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The Lady Lovibond: The ghost ship that reappears every 50 years

Nick Knight

In the mid-1700s superstitions were quickly spread and easily believed. One such superstition referred to sailing ships. It was believed that it was bad luck for a woman to be on a ship as it sailed. There is a tale that some beliefs supports this credence.

On February 13, 1748, a three mast schooner called the Lady Lovibond left port for a leisurely sail along the Thames River near Kent, England with the final destination of Oporto, Portugal.   The captain, Simon Reed, had just been married and brought his new wife, Annetta, with him for a honeymoon voyage.

Lady Lovibond

Lady Lovibond

The crew were below decks celebrating with the new bride and groom except for the Bosun and First Mate, John Rivers. Although Rivers had served his captain as best man at the wedding, he was also in love with the beautiful bride. The more he thought of her, the more jealous he became until finally, unable to bear his anger any longer he decided to take action. The ship was passing a notorious stretch of the English Channel called the Goodwin Sands.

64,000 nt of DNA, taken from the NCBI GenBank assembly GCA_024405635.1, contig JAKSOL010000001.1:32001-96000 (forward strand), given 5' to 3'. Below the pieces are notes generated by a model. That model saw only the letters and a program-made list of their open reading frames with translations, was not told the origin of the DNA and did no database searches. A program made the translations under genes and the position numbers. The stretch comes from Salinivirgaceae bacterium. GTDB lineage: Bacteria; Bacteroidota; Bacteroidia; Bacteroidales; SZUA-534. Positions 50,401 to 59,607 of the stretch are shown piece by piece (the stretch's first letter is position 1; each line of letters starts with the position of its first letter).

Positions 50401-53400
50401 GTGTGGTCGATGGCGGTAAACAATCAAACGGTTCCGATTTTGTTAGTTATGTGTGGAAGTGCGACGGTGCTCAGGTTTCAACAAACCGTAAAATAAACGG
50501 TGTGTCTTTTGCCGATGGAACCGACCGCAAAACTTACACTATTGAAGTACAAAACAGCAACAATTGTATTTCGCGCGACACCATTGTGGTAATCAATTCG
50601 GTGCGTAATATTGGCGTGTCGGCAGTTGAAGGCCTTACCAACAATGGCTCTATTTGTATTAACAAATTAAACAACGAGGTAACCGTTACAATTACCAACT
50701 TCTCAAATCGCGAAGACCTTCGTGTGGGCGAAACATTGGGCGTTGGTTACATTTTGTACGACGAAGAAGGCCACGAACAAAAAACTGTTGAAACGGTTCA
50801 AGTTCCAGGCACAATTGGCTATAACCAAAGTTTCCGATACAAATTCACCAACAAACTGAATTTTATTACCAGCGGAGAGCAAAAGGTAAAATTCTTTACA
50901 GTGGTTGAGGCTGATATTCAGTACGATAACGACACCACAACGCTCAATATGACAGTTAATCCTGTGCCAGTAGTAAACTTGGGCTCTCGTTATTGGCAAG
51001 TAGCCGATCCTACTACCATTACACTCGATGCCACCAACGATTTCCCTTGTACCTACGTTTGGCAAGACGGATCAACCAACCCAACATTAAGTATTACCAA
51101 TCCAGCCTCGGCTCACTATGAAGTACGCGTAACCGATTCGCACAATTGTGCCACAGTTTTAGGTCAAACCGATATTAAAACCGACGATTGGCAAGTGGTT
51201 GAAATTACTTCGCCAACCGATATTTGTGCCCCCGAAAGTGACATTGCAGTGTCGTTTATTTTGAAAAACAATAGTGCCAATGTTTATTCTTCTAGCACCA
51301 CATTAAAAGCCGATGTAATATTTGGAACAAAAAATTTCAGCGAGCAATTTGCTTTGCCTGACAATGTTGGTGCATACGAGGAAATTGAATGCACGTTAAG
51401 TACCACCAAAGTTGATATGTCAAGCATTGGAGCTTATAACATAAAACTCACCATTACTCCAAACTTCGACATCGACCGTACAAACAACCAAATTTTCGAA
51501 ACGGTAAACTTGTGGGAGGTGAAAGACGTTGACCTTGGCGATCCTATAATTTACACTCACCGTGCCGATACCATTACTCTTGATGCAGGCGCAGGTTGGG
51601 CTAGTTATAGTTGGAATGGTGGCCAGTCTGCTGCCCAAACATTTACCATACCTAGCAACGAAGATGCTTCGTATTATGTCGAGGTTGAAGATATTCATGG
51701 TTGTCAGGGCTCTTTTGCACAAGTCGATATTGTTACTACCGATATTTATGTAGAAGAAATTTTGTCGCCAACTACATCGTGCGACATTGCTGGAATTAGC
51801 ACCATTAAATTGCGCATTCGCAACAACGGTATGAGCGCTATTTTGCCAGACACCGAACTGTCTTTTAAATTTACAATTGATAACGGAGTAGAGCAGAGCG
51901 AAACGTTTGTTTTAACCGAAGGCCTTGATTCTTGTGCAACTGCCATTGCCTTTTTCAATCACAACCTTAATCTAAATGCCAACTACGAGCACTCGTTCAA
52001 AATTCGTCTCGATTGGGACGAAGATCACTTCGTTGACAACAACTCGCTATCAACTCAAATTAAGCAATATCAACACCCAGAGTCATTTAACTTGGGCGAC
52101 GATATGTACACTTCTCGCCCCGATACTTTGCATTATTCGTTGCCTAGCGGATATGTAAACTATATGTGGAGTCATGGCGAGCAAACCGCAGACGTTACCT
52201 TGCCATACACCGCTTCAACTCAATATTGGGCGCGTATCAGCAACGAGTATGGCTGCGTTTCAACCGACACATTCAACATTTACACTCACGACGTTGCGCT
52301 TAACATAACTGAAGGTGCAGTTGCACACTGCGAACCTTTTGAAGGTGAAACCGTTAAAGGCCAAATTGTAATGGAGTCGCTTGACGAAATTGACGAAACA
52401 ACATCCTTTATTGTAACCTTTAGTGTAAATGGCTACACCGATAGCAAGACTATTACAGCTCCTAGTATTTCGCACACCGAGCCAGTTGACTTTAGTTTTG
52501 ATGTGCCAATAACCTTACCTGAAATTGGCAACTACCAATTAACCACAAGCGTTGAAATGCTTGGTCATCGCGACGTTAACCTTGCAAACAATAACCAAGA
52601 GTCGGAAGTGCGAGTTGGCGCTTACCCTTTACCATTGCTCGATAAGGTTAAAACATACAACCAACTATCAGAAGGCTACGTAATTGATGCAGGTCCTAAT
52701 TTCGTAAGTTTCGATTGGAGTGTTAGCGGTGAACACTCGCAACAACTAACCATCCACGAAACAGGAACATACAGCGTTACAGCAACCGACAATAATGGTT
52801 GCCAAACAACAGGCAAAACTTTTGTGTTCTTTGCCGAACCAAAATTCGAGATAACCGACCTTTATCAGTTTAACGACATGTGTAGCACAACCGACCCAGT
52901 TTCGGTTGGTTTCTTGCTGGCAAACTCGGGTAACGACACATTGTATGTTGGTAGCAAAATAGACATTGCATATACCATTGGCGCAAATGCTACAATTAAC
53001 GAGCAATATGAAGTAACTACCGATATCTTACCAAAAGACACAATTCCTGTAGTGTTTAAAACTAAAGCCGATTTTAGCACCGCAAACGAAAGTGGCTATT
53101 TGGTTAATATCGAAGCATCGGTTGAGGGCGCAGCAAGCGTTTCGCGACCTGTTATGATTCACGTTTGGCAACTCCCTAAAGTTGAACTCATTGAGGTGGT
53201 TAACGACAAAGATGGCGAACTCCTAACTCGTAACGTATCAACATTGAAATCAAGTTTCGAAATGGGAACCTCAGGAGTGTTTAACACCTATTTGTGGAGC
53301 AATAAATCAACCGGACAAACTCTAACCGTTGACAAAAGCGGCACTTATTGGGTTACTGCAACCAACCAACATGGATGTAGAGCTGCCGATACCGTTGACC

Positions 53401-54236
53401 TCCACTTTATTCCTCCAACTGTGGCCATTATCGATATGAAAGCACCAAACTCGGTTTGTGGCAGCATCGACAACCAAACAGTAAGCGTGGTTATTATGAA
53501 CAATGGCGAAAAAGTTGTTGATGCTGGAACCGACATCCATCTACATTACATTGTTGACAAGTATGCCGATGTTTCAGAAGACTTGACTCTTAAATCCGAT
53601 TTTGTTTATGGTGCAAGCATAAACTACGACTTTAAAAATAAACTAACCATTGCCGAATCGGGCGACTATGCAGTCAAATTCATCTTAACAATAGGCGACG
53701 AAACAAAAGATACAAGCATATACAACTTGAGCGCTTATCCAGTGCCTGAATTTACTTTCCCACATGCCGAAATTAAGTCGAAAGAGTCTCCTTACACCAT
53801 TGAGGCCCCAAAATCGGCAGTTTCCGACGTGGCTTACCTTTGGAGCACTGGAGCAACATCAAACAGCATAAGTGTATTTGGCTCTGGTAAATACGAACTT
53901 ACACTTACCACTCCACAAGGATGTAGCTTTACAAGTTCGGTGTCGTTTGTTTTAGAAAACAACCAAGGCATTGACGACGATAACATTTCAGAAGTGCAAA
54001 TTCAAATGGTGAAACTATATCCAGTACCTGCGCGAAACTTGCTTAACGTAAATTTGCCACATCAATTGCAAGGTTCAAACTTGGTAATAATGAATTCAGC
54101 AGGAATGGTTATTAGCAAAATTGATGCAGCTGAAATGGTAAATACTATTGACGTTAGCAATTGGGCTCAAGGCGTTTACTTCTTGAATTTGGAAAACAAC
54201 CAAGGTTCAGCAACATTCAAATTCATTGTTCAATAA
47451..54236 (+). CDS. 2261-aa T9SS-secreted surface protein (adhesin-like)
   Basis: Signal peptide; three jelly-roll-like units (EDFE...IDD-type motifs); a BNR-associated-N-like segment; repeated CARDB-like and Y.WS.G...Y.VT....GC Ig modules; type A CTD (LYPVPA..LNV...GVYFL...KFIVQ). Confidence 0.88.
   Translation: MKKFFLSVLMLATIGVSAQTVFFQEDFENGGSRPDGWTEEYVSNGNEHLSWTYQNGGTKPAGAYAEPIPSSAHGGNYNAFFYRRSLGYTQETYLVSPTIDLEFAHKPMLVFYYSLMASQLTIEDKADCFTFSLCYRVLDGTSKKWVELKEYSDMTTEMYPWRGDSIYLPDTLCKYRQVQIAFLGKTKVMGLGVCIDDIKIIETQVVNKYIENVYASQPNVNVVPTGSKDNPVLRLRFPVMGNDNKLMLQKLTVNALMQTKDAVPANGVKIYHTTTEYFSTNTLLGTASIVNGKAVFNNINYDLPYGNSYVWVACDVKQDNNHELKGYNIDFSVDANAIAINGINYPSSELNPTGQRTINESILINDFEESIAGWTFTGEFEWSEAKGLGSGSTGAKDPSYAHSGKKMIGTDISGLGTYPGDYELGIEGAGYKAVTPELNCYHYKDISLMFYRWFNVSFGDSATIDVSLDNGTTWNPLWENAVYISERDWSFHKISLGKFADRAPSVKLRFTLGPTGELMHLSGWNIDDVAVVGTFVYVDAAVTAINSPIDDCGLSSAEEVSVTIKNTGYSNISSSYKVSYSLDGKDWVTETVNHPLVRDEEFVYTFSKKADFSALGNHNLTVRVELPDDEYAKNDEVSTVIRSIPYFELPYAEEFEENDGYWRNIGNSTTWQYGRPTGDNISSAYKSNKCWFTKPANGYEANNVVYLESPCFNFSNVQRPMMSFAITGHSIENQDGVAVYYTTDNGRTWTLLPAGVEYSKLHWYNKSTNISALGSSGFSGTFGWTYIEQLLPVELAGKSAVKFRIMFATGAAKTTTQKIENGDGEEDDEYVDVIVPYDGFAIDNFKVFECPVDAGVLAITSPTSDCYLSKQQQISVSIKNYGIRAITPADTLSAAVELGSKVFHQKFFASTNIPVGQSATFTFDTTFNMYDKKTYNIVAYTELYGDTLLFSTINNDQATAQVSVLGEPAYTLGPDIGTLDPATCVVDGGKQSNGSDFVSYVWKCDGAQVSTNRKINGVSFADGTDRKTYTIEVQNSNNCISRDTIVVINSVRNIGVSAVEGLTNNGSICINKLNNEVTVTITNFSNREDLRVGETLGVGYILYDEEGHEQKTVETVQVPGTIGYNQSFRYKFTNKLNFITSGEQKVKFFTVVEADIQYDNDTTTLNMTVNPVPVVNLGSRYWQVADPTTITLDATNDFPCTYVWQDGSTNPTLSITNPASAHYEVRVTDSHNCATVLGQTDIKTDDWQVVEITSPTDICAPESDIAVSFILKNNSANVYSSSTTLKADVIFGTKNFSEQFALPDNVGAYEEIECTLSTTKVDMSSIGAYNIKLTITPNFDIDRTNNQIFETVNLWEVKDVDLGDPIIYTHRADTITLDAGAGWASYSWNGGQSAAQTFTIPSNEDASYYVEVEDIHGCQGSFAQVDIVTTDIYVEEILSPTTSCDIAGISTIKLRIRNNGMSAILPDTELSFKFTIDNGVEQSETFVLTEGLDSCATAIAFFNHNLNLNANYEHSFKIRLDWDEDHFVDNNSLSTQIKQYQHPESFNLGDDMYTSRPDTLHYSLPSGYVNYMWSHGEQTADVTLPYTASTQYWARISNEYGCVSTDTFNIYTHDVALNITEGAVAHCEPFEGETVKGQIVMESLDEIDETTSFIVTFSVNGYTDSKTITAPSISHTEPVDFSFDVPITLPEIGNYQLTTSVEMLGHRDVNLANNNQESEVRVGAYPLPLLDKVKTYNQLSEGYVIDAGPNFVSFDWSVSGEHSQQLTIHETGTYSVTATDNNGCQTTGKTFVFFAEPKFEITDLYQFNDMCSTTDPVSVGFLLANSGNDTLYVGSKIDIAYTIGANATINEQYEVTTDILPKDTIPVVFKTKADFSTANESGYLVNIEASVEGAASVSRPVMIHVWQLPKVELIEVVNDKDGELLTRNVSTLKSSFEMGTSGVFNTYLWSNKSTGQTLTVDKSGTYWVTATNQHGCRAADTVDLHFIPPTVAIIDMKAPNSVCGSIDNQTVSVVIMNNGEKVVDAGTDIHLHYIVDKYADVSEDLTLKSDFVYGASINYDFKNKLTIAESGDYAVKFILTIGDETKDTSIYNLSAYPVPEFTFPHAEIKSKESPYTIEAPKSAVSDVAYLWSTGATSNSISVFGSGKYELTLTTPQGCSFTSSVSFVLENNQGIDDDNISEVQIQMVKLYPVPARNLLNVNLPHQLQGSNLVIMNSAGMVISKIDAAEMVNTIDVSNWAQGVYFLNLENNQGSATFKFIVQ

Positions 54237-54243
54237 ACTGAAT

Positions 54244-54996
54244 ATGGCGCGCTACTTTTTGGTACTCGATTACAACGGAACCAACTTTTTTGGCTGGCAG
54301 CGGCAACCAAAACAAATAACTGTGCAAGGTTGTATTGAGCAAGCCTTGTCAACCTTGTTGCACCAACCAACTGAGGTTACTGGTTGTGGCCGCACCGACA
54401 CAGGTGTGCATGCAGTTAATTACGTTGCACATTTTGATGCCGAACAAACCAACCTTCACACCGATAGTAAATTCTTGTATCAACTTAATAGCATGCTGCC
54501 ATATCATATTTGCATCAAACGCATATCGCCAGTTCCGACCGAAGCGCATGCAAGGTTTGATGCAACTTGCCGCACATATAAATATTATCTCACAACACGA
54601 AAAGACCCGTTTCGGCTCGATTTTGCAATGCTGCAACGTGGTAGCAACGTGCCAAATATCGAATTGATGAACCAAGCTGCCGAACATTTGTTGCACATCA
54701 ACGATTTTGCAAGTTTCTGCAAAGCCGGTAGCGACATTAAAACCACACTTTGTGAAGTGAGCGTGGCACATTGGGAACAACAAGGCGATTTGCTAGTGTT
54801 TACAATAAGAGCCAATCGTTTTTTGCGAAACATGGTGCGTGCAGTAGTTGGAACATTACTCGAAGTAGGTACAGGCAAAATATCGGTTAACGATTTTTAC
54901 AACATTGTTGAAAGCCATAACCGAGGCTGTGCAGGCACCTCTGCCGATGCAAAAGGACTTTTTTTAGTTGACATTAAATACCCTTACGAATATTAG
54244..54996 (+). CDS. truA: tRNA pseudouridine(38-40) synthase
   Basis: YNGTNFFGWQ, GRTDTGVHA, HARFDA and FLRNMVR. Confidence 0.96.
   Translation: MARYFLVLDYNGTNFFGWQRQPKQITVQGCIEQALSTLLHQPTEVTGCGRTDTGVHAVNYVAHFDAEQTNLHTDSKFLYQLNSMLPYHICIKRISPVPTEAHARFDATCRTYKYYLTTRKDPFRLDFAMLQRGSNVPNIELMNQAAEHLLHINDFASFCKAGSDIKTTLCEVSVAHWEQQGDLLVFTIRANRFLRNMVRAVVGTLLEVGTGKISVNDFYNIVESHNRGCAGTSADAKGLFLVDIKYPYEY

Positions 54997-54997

The Goodwin Sands is a nine-mile stretch between Kingsdown, Kent and Pegwell Bay and is still one of the most dangerous passages of the English Channel. The conditions change so quickly it can be observed as the tides change and sediment moves around as the water passes through the Straits of Dover. Some believe it was once an island, but there has been no geological evidence to support this theory.

During low tide, as much as a tenth of the total area can be exposed and one can walk on the sediment. There have even been cricket matches played on the Goodwin Sands. Over one thousand wrecks have been recorded in this area since 1298, and the area has become a virtual ship’s graveyard.

Frequently when ships attempt to sail through at high tide, the sediment quickly moves about and sucks the ship down into the Sands with the stern only partially supported. This leads to the ship’s back being broken and unable to sail once the tide comes back in. The entire ship is engulfed with great loss of life.

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